Isaiah Brock’s family and Army friends show support at Richmond game

Isaiah+Brock+and+Alexander+Valdivia+met+in+Fort+Lee%2C+Virginia+while+stationed+together+in+2012.+Valdivia+visited+Brock+on+Sunday%2C+March+19+to+see+him+play+in+the+second+round+of+the+NIT.+
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Isaiah Brock’s family and Army friends show support at Richmond game

Isaiah Brock and Alexander Valdivia met in Fort Lee, Virginia while stationed together in 2012. Valdivia visited Brock on Sunday, March 19 to see him play in the second round of the NIT.

Isaiah Brock and Alexander Valdivia met in Fort Lee, Virginia while stationed together in 2012. Valdivia visited Brock on Sunday, March 19 to see him play in the second round of the NIT.

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Isaiah Brock and Alexander Valdivia met in Fort Lee, Virginia while stationed together in 2012. Valdivia visited Brock on Sunday, March 19 to see him play in the second round of the NIT.

Chikweita_Settle________________

Chikweita_Settle________________

Isaiah Brock and Alexander Valdivia met in Fort Lee, Virginia while stationed together in 2012. Valdivia visited Brock on Sunday, March 19 to see him play in the second round of the NIT.

Melissa Deatsch, Sports Editor

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When Oakland men’s basketball moved on to the second round of the NIT and learned they’d be playing University of Richmond, freshman Isaiah Brock immediately had a call to make.

Brock’s best friend from his Army days, Alex Valdivia, is stationed in Fort Lee, Virginia, just 33 miles from the University of Richmond.

“He called me as soon as he found out they were coming to Richmond,” Valdivia said. “And I jumped up right out of my couch.”

He and another friend of Brock’s drove down to watch the Golden Grizzlies take on the Spiders in the second-round matchup on Sunday, March 19.

After following Brock’s success all season, Valdivia was thrilled to be able to finally see him play in person.

The two met in 2012 while stationed in Fort Lee, Virginia, after completing basic and advanced individual training.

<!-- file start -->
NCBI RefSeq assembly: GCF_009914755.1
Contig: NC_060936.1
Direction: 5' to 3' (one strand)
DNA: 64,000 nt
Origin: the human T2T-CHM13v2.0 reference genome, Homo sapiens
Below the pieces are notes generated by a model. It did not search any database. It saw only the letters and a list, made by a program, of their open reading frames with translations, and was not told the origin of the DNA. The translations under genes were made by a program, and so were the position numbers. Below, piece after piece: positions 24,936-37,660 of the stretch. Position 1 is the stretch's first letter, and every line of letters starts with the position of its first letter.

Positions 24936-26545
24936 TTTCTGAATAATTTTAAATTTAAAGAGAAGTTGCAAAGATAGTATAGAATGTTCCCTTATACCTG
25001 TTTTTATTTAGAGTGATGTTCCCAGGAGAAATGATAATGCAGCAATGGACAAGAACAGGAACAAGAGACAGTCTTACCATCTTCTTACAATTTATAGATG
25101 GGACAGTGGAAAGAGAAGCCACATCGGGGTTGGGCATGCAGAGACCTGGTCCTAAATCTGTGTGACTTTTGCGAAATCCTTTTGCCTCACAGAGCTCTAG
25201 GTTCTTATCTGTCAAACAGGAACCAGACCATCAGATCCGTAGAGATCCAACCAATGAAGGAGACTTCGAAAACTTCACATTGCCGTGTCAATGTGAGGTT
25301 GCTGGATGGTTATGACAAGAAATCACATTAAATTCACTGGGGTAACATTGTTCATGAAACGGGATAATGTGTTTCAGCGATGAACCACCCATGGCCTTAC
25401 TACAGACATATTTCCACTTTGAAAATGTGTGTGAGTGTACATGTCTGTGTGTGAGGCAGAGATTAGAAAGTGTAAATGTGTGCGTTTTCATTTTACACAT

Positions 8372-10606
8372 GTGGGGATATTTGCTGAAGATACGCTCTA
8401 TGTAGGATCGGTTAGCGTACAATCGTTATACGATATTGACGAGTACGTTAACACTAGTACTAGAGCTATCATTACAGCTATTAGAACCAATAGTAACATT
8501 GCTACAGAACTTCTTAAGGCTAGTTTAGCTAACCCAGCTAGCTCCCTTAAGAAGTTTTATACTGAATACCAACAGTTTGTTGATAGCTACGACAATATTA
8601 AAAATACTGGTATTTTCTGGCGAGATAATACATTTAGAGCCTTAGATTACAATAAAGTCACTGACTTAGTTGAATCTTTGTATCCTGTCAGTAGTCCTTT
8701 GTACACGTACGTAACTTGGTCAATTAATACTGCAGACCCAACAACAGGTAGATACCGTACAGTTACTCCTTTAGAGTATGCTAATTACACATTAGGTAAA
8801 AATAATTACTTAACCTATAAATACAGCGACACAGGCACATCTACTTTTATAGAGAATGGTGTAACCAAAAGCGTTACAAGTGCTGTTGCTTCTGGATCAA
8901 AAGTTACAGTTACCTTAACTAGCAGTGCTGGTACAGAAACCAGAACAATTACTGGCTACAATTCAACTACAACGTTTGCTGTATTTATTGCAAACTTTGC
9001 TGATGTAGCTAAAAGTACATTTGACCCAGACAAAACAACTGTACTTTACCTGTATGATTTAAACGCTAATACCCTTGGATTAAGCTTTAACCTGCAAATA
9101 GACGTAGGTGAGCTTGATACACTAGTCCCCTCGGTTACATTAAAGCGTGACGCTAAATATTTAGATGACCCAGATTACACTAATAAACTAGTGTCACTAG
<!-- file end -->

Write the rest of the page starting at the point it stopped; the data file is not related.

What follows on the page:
“We just started playing basketball,” Valdivia said. “And, over time, we just grew a relationship and a good friendship . . . He taught me a lot about life, the world, race, you know. We’ve had conversations at my house in Texas until 3 a.m. in the morning, just talking about everything. He’s a really good person to talk to.”

“We just kind of clicked,” Brock said. “We hung out a lot outside of work and went on deployments together, and we just had a lot in common.”

Valdivia said when Brock was playing basketball in the Army, everyone knew he could be successful playing in college. His height and athleticism made that clear.

After Oakland’s head coach Greg Kampe saw Brock play in a tournament in Kuwait and offered him the spot on Oakland’s team, Valdivia told Brock, “It’s about time.”

He was happy to experience the transformation from watching Brock play in that Army basketball tournament to watching him play for a Division I university.

“It’s pretty exciting to watch him now,” Valdivia said before the Richmond game started. “It means a lot . . . it’s going to be something really cool to be able to watch him play an actual game.”

Also in attendance to watch Brock were other members of his unit, along with his dad and a few aunts and uncles. In total, Brock had about 22 people at the game to support him. It was the first time any of them saw him play in person, with the exception of his dad.

“It meant a lot because they’ve been messaging me a lot throughout the year, saying how much they love watching me play,” Brock said.  “So for them to actually see me in action felt good.”

Brock played 14 minutes in Sunday’s game, picking up 4 points, a block and six rebounds. For the season, Brock averaged 6.2 rebounds and 2.1 blocks per game, the second best in the Horizon League, which earned him Horizon League Defensive Team honors.

Brock was also named to the Horizon League Freshman Team and received Freshman of the Week honors three times, in addition to his Player of the Week selection on Feb. 6.

Valdivia said he’s not surprised to see Brock succeed in this environment, partly because of his talent, but mostly because of who he is.

“He’s a very humble person,” he said. “He works hard, and he’s extremely mature for his age. He’s more mature than me, and I think I’m two years older than him.”